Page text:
Here is how I am positioning my firm’s portfolio for the risk – the possibility, not the certainty – of long-term inflation.
Don’t ask for my advice on which number to put your chips on when you play roulette in Vegas; cryptocurrencies fall into the same category.
In the long term a true inflationary risk comes from growing government borrowing and budget deficits, which will bring higher interest rates and a weaker dollar with them, which will only make inflation worse and will deflate away assets.
I had a deep, existential, meaning-of-life type of conversation with a friend of mine, another value investor. I asked him, do you want Warren Buffett’s success?
I have a problem with both growth and value demagogues.
Over the last six months, my firm has skewed its portfolio towards defense companies. We have done this intentionally. The world is less safe today than at any time since the Berlin Wall came down.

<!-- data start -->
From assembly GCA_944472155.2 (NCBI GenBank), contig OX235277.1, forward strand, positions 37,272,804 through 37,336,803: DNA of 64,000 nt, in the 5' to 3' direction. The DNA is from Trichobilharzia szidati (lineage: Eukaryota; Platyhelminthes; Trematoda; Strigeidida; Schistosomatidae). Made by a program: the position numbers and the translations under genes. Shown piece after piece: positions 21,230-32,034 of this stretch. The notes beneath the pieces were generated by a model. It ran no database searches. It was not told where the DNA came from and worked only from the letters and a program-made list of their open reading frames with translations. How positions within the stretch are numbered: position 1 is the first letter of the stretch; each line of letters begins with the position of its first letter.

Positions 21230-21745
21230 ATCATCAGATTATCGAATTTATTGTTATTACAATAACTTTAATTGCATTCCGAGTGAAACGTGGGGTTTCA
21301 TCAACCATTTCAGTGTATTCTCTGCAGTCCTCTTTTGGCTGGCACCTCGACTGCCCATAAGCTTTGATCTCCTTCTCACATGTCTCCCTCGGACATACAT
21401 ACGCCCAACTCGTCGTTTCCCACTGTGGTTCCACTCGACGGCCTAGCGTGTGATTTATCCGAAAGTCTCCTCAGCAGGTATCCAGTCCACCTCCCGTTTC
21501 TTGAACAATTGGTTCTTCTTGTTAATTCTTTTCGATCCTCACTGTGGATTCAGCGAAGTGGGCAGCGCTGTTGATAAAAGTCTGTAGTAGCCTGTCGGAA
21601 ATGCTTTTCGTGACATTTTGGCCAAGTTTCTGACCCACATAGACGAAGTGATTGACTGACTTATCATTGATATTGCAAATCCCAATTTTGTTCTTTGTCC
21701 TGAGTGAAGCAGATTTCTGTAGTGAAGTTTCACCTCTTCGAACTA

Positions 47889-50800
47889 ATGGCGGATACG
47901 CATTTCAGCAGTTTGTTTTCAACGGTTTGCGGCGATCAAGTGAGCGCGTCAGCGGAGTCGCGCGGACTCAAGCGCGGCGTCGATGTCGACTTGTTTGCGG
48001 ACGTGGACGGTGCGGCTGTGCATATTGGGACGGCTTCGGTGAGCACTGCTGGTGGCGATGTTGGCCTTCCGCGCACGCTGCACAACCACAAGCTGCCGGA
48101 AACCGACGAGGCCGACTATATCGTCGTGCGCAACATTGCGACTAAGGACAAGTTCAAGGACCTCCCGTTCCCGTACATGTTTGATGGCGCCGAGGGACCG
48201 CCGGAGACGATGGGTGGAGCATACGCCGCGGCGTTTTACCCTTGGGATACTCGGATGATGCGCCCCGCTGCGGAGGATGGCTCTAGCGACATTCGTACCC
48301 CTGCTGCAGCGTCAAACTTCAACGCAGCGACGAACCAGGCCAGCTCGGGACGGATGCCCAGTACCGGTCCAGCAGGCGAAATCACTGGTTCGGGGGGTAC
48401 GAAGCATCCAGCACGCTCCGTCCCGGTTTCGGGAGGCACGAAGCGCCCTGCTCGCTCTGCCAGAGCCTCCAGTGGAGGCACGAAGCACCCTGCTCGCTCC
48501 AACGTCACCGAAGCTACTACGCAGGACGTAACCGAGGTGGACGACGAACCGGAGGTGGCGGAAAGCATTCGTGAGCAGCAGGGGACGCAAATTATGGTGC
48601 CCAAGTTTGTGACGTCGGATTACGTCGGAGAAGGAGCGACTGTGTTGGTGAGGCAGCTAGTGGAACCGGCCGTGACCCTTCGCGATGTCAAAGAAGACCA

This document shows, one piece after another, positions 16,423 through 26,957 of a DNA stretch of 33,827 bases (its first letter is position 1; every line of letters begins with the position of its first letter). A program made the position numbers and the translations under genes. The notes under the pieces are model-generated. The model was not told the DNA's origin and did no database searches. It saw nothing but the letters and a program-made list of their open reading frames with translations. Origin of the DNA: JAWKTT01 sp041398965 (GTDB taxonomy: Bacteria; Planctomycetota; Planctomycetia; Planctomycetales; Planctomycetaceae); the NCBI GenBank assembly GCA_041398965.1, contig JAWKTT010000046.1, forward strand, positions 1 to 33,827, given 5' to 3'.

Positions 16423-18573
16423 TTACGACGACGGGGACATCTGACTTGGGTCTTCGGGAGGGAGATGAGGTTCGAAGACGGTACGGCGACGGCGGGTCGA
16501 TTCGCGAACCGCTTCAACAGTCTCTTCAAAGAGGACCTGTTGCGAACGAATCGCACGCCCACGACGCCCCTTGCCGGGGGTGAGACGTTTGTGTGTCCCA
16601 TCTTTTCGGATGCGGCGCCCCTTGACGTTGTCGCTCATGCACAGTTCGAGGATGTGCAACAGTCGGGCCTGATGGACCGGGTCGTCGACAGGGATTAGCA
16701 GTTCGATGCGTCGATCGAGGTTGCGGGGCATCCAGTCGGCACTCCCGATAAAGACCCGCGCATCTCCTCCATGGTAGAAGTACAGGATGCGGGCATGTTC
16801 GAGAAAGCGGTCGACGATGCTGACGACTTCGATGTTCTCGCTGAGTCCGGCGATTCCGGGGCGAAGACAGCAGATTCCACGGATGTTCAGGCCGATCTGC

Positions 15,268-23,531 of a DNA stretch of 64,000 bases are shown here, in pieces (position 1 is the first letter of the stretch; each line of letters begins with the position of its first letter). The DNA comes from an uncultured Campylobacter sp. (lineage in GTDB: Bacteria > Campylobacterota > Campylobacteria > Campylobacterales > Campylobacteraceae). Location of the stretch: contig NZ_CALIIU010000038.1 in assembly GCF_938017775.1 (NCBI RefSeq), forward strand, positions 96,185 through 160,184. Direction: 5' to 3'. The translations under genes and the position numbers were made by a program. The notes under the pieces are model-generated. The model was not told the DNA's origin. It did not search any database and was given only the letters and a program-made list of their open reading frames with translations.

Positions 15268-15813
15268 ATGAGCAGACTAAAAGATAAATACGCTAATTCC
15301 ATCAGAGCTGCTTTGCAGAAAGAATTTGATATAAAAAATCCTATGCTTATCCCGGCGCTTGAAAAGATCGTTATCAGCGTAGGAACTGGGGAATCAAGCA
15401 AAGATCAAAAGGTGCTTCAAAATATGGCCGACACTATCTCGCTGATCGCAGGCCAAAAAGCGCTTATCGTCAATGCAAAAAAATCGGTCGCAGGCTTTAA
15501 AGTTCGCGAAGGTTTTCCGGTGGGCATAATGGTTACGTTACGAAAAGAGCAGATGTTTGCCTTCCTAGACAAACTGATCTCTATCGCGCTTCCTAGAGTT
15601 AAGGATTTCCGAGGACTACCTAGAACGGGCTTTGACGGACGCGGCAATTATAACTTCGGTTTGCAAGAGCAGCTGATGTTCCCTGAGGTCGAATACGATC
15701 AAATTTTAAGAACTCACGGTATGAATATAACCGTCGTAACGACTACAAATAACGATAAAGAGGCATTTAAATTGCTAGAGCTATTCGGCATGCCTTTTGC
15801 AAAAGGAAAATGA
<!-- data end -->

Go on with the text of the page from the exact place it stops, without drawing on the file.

The coronavirus has compressed years of changes into months. It may be the straw that broke an aging, overconfident camel’s back.
Value stocks are going down today because they are sold to buy stocks that go up because they go up.
Tesla’s market capitalization just crossed $300 billion. It’s the largest car maker in the world. Tesla’s market cap implies that its production will go up from the 400,000 cars a year it produces today...
Buffett changed his mind and bought a 10% stake in all four of the largest U.S. airlines. For a few years it seemed that he was finally right about the airlines.